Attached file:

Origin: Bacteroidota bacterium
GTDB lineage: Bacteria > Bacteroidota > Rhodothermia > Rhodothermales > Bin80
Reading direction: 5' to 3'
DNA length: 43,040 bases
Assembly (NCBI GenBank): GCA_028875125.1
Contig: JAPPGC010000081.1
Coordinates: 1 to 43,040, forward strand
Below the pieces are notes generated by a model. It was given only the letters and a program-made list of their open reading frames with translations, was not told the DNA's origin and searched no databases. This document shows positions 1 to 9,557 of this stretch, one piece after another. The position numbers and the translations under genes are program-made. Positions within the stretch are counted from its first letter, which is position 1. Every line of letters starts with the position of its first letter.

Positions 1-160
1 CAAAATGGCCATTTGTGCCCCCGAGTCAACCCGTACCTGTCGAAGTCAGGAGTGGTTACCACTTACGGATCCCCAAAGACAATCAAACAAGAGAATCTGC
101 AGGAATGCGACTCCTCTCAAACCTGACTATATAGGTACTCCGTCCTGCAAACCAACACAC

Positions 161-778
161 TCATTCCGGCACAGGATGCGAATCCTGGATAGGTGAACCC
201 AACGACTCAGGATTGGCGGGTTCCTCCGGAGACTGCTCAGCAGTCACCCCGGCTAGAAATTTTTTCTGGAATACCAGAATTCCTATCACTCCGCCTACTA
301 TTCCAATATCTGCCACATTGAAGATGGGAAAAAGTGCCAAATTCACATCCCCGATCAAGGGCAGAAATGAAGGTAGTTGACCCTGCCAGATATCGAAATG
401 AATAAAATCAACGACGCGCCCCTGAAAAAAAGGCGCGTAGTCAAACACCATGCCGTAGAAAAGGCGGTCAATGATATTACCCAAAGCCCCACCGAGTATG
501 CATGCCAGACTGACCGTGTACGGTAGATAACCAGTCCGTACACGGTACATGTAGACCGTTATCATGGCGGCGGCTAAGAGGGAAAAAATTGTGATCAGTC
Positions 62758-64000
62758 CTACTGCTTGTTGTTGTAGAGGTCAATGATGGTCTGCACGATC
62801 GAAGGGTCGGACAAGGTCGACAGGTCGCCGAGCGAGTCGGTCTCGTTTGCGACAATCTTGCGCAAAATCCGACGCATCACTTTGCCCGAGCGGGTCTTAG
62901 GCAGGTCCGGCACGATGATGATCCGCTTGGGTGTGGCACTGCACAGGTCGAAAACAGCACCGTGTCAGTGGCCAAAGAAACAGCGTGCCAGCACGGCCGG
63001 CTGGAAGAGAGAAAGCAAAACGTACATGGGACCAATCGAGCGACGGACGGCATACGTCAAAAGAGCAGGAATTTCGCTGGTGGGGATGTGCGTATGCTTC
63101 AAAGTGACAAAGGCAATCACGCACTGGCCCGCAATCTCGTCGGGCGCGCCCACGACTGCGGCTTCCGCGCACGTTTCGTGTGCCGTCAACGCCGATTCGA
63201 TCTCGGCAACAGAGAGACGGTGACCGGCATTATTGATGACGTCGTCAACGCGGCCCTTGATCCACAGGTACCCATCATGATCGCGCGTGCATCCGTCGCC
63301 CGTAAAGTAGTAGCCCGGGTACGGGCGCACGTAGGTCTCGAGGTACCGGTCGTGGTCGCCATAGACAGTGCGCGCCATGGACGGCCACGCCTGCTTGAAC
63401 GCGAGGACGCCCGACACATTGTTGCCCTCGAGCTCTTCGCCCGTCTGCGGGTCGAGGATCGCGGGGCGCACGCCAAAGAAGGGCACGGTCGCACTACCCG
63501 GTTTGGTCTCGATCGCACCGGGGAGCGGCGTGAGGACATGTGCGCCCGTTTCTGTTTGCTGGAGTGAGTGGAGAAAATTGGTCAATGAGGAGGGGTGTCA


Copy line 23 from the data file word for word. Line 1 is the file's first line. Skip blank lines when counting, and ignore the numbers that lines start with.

63101 AAAGTGACAAAGGCAATCACGCACTGGCCCGCAATCTCGTCGGGCGCGCCCACGACTGCGGCTTCCGCGCACGTTTCGTGTGCCGTCAACGCCGATTCGA